Running an accountancy practice is not easy. Especially in the run up to the 31 January tax return deadline. It’s the busiest time of the year where time quite literally equals money. Waste a single second and you might eat into your margins.
Or even worse, a tax return that you thought would take a few days takes you a few weeks to complete. You end up either chasing your clients to file early, or are making sure it's not taking a toll on the quality your employees operate at.
Beating the January rush requires you to be a little ahead of the game. So here’s a collection of some best practices to tackle the 2015/16 season.
1. Plan ahead so that business development doesn’t get left behind when the team focuses on meeting the all-important deadline.
2. Learn to say no. It’s always the ‘yes’ people that suffer from stress. Impose your own deadlines, you can always post earlier than the HMRC's. Manage your clients, don't let them manage you.
3. Completed tax return checklists. Remember as an accountant you must make it easier for your clients to provide you information. Having clients complete a tax return checklist before they schedule their appointment will make the whole process easier. You can download this free checklist to share with them.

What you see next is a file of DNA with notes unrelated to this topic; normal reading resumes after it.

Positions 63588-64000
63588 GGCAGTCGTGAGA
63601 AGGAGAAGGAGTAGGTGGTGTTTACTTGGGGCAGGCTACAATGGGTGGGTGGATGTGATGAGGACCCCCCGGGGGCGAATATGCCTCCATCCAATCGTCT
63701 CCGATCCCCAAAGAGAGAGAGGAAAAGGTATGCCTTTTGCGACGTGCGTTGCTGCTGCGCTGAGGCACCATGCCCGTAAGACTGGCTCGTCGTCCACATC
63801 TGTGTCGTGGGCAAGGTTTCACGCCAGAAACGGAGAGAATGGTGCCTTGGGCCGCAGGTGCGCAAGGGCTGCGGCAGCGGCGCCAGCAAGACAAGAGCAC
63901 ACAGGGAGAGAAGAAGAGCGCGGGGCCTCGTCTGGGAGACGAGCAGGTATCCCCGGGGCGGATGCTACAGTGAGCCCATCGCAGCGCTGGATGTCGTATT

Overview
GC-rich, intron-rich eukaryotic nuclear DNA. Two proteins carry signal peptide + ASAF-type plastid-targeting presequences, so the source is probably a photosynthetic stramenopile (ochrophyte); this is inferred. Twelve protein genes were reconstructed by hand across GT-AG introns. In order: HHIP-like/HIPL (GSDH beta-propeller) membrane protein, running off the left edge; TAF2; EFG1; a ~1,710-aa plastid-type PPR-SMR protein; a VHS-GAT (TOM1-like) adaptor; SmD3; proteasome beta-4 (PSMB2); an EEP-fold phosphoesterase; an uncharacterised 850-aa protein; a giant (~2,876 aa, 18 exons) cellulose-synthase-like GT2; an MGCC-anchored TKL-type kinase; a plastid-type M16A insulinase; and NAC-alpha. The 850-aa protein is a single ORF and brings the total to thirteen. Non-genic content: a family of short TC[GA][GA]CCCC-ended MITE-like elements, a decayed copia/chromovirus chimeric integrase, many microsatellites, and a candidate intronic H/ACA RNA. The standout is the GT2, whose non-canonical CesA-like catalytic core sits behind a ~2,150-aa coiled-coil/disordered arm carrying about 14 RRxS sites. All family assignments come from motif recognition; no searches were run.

4. Track progress. Have good systems in place to know where you are with each client. Keep an eye on completions, and check that your records match those in HMRC’s agent list.
5. Use a document portal. Not only as a place for clients to upload their documentation, but also as a means to get their electronic authorisation for accounts and tax returns.
6. Set fees at an appropriate level. Charge higher fees if data comes in late, but it is better to reward a lower price for early or on-time data.
7. Spread the workload. The run up to the self-assessment deadline is a tough time. Aim to finish about 75% of your annual PTR workload by the end of December, and 25% workload in January.
8. Consider other options. Outsource anything that someone else can do cheaper than your own hourly price/value.
The important message here is: don’t panic. We filed over 3000 tax returns in the 2014/15 tax year. It’s our experience that the seasonal pressure can be greatly reduced if you follow the tips above. Once the rush is out of the way, take stock of what worked, what didn’t and how you can incorporate the best new learnings into your plans next year.
Read other articles in this series to find out more about how you can take control of the tax return season and your practice: